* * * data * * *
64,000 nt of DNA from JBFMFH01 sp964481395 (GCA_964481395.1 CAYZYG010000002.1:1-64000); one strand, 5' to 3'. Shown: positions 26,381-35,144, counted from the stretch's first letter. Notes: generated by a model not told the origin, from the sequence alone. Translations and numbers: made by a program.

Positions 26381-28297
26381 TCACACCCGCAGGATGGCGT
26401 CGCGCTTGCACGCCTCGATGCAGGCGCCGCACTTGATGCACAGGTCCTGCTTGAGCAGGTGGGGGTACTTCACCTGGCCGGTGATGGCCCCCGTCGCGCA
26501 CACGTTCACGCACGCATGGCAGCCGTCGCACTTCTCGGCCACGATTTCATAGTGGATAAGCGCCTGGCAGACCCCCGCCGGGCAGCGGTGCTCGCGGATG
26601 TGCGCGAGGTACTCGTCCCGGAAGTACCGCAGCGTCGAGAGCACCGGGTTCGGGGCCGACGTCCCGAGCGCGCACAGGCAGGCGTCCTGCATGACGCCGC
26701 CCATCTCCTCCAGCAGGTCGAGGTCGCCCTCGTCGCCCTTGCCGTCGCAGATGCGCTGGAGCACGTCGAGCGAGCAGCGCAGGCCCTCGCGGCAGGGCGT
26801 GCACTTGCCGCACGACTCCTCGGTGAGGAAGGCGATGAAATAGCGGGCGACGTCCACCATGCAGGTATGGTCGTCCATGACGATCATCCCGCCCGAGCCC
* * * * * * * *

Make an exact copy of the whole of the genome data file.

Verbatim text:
64,000 nt of DNA from JBFMFH01 sp964481395 (GCA_964481395.1 CAYZYG010000002.1:1-64000); one strand, 5' to 3'. Shown: positions 26,381-35,144, counted from the stretch's first letter. Notes: generated by a model not told the origin, from the sequence alone. Translations and numbers: made by a program.

Positions 26381-28297
26381 TCACACCCGCAGGATGGCGT
26401 CGCGCTTGCACGCCTCGATGCAGGCGCCGCACTTGATGCACAGGTCCTGCTTGAGCAGGTGGGGGTACTTCACCTGGCCGGTGATGGCCCCCGTCGCGCA
26501 CACGTTCACGCACGCATGGCAGCCGTCGCACTTCTCGGCCACGATTTCATAGTGGATAAGCGCCTGGCAGACCCCCGCCGGGCAGCGGTGCTCGCGGATG
26601 TGCGCGAGGTACTCGTCCCGGAAGTACCGCAGCGTCGAGAGCACCGGGTTCGGGGCCGACGTCCCGAGCGCGCACAGGCAGGCGTCCTGCATGACGCCGC
26701 CCATCTCCTCCAGCAGGTCGAGGTCGCCCTCGTCGCCCTTGCCGTCGCAGATGCGCTGGAGCACGTCGAGCGAGCAGCGCAGGCCCTCGCGGCAGGGCGT
26801 GCACTTGCCGCACGACTCCTCGGTGAGGAAGGCGATGAAATAGCGGGCGACGTCCACCATGCAGGTATGGTCGTCCATGACGATCATCCCGCCCGAGCCC